Plaintiff, discharged by his employer on the ground that he was no longer physically able to work, enlisted the aid of his union to contest the dismissal. Under the provisions of the collective bargaining agreement between the union and the employer, the union was to seek redress of employee complaints by means of a five step grievance procedure, with arbitration as the final step. The union processed plaintiff's grievance without success through the first four steps of the procedure, but refused to take the issue to the arbitral level. Plaintiff brought suit against the union in a Missouri county circuit court, claiming damages sustained as a result of the union's "arbitrary" and "capricious" refusal to process fully his grievance. The jury awarded actual and punitive damages, but the court set aside the verdict on the ground that the jurisdiction of the state court had been pre-empted by the National Labor Relations Board (NLRB). The Kansas City Court of Appeals affirmed. On appeal to the Missouri Supreme Court, held, reversed and jury verdict reinstated. A discharged employee's suit against his union based upon its wrongful refusal to process fully his grievance is a purely internal union matter, and, as such, is not subject to pre-emption by the NLRB.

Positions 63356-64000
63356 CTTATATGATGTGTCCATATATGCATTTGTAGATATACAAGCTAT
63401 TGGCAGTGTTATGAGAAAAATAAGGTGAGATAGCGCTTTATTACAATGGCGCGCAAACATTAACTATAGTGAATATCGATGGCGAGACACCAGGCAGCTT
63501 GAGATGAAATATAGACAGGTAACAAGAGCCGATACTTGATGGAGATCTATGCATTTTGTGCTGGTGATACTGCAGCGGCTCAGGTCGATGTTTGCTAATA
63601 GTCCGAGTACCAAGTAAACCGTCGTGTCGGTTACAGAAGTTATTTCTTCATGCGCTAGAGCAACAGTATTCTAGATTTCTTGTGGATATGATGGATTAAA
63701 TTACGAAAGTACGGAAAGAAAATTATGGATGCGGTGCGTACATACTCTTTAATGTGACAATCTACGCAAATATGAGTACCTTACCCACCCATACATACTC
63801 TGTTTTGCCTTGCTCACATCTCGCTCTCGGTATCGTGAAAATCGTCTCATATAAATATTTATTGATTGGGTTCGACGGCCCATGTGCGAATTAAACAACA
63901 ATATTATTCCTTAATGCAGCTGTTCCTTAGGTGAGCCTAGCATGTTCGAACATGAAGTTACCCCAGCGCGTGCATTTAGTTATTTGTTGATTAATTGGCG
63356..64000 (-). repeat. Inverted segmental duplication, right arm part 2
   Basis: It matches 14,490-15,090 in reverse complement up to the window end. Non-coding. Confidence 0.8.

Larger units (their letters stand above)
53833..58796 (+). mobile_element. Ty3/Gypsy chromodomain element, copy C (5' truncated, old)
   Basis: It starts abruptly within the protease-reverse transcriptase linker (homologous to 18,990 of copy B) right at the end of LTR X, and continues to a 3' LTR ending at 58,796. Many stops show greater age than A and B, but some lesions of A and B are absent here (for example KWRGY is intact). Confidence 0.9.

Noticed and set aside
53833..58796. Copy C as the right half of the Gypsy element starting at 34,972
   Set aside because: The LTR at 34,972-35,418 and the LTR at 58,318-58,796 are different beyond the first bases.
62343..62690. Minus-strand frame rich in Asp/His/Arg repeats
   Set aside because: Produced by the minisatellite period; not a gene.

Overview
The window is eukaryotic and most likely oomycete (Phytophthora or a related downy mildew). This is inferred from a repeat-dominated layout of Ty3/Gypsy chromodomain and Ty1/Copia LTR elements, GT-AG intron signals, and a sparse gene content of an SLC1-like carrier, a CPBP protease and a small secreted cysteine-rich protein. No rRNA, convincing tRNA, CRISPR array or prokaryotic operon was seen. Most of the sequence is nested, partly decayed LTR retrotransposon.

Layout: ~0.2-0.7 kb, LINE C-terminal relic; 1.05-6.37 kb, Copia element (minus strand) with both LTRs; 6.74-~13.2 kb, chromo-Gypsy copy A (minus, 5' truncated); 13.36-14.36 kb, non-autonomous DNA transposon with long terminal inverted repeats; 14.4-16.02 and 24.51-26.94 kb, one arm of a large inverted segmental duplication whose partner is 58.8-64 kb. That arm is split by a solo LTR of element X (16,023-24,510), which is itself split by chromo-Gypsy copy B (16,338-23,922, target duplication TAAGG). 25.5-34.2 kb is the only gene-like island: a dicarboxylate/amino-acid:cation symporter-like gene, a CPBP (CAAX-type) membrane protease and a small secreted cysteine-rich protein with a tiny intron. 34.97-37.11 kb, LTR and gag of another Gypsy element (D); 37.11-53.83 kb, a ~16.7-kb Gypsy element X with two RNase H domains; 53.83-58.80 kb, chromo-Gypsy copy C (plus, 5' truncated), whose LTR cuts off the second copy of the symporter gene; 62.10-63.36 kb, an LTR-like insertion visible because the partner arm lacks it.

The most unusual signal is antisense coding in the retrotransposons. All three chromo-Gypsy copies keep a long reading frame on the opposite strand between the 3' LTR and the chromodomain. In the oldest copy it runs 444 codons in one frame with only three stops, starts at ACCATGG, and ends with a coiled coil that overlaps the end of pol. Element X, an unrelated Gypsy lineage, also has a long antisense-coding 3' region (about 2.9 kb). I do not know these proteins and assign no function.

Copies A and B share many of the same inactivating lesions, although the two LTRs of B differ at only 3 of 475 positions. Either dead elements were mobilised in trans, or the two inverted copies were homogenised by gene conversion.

Michigan Law Review,
Labor Law-State Court Jurisdiction Over Employee's Damage Action Against Union for Failure To Process Fully Grievance Is Not Pre-empted by the NLRB-Sipes v. Vaca,
Mich. L. Rev.
Available at: https://repository.law.umich.edu/mlr/vol65/iss2/10